- Document and share your contingency plans. Workers want to know how their employers will respond to the next life-changing global event. As we’ve all learned, it’s catastrophic not to have an exhaustive contingency plan in place.
- Reallocate budget to remote learning and team building. Find ways to keep all workers engaged with virtual social occasions and professional development. Make onsite work more appealing by redesigning physical spaces for collaboration. And they’ll show up to use benefit-oriented spaces, such as gyms or larger kitchen/break areas.
Rethinking Team Talent
Organizations are rethinking staffing strategies due to uncertainty, complexity and expense. A new dynamic is emerging: companies are equally investing in their own teams and outsourcing with partners. According to a Q4 2020 survey from BCG, 67% of companies are focused on developing in-house capabilities, while 66% have increased in/outsourcing levels.7
Successful organizations rely on their in-house talent for three key areas: revenue-generating work, transformational projects and growth and innovation.
The BCG survey quotes a large company’s C-level executive as saying, “We offshored a lot, but we want to keep the deep thinking … we like to work with good service providers that know our systems well. That way, whenever necessary, they can step in and help our solutions teams, too.”
Building an in-house, outsourced solution
Organizations have added flexibility by hiring contract/contingent workers, or building outsourced partnerships for non-core, back-end, overflow or routinized work.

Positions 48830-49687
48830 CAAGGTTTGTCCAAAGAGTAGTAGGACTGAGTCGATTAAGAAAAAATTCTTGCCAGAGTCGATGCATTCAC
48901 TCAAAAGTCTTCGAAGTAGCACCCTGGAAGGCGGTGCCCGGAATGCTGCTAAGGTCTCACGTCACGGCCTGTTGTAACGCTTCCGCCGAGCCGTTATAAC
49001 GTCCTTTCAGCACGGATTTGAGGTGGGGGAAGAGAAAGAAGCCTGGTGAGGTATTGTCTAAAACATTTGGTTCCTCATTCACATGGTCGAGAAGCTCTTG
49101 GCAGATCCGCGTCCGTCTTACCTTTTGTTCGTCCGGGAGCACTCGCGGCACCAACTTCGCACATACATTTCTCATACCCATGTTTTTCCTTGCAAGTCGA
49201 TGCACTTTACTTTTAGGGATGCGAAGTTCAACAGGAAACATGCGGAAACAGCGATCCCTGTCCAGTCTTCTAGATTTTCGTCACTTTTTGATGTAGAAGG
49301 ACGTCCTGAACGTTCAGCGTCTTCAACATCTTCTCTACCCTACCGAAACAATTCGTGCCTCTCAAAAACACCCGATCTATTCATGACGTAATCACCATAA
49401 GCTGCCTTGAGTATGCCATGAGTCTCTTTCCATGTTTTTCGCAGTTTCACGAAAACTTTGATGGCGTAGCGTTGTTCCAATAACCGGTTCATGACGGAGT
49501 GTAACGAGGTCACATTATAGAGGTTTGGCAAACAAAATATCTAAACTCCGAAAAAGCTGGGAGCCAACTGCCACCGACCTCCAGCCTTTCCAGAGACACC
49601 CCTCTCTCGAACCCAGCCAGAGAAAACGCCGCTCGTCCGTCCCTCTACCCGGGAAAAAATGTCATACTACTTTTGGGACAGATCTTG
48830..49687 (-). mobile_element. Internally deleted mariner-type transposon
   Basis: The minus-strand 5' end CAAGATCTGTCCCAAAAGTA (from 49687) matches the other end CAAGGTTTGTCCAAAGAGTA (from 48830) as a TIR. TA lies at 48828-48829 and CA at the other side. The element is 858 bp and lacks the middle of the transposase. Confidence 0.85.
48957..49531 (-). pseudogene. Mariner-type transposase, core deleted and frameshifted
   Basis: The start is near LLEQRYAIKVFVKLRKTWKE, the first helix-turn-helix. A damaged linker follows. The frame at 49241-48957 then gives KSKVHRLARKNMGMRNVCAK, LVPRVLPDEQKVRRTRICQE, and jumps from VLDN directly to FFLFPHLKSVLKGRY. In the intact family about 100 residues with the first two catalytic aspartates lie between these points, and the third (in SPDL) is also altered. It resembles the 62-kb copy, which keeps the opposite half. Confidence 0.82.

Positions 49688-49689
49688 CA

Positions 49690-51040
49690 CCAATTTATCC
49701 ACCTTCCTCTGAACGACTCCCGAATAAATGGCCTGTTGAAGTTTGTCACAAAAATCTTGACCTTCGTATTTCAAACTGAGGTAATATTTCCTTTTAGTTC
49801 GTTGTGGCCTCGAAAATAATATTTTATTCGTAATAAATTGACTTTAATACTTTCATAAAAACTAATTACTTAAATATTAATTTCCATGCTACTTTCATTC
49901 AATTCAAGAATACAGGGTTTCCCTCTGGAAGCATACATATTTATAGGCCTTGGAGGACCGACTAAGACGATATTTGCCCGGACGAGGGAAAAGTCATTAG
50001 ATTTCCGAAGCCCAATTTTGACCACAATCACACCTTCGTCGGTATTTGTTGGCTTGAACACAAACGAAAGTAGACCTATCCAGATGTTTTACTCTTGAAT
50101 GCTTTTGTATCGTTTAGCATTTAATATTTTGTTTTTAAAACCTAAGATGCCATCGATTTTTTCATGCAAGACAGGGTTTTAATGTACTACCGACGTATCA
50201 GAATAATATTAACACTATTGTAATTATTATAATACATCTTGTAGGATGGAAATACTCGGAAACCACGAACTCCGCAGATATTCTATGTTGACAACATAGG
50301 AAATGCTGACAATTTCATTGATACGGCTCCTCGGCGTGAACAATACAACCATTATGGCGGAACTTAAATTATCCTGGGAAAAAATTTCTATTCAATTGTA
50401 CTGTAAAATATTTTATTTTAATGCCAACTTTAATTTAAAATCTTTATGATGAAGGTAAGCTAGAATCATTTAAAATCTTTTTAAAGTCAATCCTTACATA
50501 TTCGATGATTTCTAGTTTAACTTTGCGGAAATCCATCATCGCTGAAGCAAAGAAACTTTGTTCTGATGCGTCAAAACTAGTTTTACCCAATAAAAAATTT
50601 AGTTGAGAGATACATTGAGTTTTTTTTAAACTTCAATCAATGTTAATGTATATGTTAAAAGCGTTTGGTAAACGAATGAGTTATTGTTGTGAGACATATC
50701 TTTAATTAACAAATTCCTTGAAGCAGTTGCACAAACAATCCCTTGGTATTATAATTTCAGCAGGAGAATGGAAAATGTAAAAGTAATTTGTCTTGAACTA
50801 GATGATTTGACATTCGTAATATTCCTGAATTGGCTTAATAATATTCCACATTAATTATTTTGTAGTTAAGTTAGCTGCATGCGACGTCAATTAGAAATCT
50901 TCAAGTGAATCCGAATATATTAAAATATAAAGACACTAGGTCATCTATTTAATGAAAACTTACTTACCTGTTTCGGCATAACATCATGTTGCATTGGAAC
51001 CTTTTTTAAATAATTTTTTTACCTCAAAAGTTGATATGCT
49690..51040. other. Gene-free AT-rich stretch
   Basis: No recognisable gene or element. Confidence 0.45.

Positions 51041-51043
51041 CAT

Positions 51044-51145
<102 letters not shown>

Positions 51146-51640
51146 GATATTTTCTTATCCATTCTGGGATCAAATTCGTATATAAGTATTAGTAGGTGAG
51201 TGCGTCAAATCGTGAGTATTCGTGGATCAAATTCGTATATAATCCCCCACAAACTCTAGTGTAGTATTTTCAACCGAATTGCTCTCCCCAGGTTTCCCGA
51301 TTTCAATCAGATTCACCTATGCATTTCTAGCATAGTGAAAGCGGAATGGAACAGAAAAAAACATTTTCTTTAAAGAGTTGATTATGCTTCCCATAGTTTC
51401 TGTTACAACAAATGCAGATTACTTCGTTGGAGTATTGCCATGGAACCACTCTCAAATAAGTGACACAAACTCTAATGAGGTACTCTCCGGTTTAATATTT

When certain tasks are outsourced, in-house talent can focus on strategic activities, revenue-generating work and projects that produce results. The benefits can be immediate:
- Speed to need. Working with an experienced partner helps companies overcome productivity challenges, streamline operations, shortages in the workforce and add skills they might lack internally.
- Grow quick and scale. Partners with large pools of on-demand talent can rapidly scale the workforce, while reducing the expense — and time — of hiring, onboarding and training new employees.
- Count the beans. For every employee not hired to perform a support function, more budget is available to hire or retain a revenue-generating employee.
- Create opportunity from inside. Outsourcing routine tasks can fund opportunities for much needed growth and innovation, creating new opportunities for teams.
Using the “new normal” to reengineer and optimize your workforce results in leaner, more effective and more satisfied teams. Quad has a long successful history of providing clients with outsourcing, onsite, remote or on-demand services — and determining the right balance.
Contact Quad to learn more about the benefits of outsourcing in the new normal.
1 Global Workplace Analytics: Global Work from Home Experience Survey and Telework Senate testimony July 2020
2 May 2021 Gallup Morning Consult Poll
3 PwC Workforce Pulse Survey, March 24, 2021
4 Gartner, May 13, 2021
5 Harris Poll, Fast Company, February 23, 2021
6 Harvard Business Review, April 28, 2021
7 BCG, February 23, 2121